The Call to Advocacy for Your Child with Autism
In This Article:
Accepting that your child has autism takes courage and a strong dose of faith — the ability to believe that the four-year-old who is completely nonverbal today will one day learn to communicate.
Based on my personal and professional experience, I can tell you with certainty, you will be amazed at the progress your child makes. I have watched nonverbal children blossom into conversationalists and uncoordinated children participate in Olympic games. You must learn to walk a fine line, to be as realistic and as flexible as possible. Keep in mind that some of the greatest success stories in history took a lot longer than expected. Don't ever give up on your child. Don't be deterred for a minute if he is not acquiring a skill as quickly as you would hope. It's to be expected.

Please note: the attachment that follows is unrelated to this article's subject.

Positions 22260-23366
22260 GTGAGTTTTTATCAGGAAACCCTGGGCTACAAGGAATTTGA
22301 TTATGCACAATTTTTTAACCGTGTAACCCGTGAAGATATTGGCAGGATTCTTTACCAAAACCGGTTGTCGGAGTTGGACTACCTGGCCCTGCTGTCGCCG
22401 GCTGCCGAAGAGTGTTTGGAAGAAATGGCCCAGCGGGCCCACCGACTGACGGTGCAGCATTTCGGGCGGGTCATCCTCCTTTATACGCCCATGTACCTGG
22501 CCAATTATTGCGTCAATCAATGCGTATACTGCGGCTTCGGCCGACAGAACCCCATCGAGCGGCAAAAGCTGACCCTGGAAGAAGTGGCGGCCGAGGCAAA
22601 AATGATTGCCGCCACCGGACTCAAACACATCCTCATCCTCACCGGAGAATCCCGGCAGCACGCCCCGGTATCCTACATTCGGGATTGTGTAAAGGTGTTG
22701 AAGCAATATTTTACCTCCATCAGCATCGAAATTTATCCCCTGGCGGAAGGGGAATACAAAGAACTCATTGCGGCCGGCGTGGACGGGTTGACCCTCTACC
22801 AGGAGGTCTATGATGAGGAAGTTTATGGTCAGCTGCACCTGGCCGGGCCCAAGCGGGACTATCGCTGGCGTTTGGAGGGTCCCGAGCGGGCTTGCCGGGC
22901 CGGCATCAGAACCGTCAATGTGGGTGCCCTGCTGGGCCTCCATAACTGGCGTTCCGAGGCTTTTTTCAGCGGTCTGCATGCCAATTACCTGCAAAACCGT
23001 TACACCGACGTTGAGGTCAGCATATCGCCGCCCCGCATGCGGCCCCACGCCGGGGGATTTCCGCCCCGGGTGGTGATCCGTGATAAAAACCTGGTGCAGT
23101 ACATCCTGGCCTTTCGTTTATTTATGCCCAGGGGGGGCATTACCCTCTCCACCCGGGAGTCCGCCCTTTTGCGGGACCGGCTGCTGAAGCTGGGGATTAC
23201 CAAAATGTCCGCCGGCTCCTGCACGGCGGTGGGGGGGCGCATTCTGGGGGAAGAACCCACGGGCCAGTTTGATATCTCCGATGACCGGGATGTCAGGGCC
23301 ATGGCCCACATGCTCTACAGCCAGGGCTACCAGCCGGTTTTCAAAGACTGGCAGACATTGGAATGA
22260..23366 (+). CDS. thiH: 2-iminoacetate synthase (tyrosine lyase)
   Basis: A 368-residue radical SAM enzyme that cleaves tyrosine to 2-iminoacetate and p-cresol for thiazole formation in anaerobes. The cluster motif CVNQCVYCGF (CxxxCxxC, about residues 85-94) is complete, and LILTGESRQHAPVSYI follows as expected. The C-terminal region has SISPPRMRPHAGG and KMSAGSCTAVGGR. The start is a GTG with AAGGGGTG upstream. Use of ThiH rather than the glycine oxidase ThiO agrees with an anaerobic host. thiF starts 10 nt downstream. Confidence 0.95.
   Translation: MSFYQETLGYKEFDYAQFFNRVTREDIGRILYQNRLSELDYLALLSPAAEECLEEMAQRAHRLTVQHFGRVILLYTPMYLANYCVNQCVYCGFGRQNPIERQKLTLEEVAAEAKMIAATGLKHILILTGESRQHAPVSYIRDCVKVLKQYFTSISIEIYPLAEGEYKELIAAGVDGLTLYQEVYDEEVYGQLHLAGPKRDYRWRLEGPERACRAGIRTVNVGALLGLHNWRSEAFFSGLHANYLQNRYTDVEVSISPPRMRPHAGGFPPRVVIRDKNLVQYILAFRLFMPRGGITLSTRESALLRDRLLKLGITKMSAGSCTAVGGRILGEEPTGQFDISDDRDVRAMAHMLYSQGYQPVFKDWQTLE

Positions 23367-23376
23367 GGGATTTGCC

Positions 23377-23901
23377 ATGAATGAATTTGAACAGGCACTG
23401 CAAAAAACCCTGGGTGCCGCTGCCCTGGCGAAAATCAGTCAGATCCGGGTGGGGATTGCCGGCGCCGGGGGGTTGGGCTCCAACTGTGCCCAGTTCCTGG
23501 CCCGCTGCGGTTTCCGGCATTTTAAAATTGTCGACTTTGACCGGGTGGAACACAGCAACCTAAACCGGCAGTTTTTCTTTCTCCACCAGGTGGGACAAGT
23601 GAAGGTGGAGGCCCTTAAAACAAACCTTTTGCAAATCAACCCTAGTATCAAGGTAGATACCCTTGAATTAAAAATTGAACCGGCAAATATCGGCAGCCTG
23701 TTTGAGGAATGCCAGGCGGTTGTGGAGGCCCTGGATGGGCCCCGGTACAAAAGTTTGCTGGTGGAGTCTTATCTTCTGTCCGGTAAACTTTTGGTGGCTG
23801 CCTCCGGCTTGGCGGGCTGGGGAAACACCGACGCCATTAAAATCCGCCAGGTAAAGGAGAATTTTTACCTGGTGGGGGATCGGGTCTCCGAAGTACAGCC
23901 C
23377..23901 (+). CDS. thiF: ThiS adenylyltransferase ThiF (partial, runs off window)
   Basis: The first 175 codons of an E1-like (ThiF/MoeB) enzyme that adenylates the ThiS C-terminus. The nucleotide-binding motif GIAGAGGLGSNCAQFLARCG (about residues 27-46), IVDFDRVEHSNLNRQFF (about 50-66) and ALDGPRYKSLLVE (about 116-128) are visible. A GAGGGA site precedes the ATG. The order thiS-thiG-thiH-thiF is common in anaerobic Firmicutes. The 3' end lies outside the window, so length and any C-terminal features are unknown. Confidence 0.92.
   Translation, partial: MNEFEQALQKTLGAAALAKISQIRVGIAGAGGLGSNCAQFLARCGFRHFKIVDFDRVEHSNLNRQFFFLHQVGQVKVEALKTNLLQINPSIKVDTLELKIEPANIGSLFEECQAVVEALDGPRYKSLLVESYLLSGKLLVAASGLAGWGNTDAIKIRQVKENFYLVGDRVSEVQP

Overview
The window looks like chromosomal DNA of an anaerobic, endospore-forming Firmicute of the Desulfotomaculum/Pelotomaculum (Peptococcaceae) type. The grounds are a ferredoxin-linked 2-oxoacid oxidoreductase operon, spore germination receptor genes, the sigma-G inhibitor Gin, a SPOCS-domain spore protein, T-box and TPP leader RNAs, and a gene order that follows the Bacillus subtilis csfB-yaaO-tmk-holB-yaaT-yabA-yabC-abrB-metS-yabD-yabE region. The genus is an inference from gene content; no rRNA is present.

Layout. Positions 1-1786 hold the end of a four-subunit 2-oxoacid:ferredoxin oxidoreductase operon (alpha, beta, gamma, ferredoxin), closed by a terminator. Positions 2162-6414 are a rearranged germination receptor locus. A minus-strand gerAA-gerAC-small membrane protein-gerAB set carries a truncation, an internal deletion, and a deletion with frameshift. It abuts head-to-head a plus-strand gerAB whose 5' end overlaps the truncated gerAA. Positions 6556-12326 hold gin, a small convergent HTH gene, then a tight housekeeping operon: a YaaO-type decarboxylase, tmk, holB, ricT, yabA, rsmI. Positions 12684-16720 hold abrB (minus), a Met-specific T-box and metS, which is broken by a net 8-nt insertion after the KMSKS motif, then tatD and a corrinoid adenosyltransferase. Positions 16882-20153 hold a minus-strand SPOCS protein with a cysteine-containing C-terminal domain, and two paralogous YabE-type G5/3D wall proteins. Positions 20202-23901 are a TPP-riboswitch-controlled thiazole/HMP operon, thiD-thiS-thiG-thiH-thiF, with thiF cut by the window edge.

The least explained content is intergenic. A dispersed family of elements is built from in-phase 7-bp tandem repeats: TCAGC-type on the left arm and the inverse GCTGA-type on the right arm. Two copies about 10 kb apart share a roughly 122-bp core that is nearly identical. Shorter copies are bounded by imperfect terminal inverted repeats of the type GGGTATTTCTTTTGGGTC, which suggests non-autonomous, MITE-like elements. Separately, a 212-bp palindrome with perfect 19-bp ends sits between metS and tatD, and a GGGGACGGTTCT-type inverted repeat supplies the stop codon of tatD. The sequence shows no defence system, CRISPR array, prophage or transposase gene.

As a parent, you will gradually make the shift from accepting the diagnosis to "living with autism." This means being able to adjust to the child who refuses to get on the school bus; unclogging your sink ten times in one week after your child has stuffed it with every imaginable object, including small plastic toys; leaving your sister's wedding early because your child can't tolerate the noise from the band; and packing extra clothes for every outing because your child can't resist jumping into any water he sees.
The good news is that a child with autism is constantly changing. Many of their early behaviors evolve or disappear entirely as they receive interventions and the environment around them changes. Children with autism have many strengths and unique characteristics. Parents must learn to identify and cultivate those traits in their children, while guarding their exceptional vulnerabilities. This challenging task is best addressed by mastering the skills of advocacy.
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Excerpted from The Everyday Advocate: Standing Up for Your Child with Autism or Other Special Needs.
Copyright © 2011 Penguin Group.
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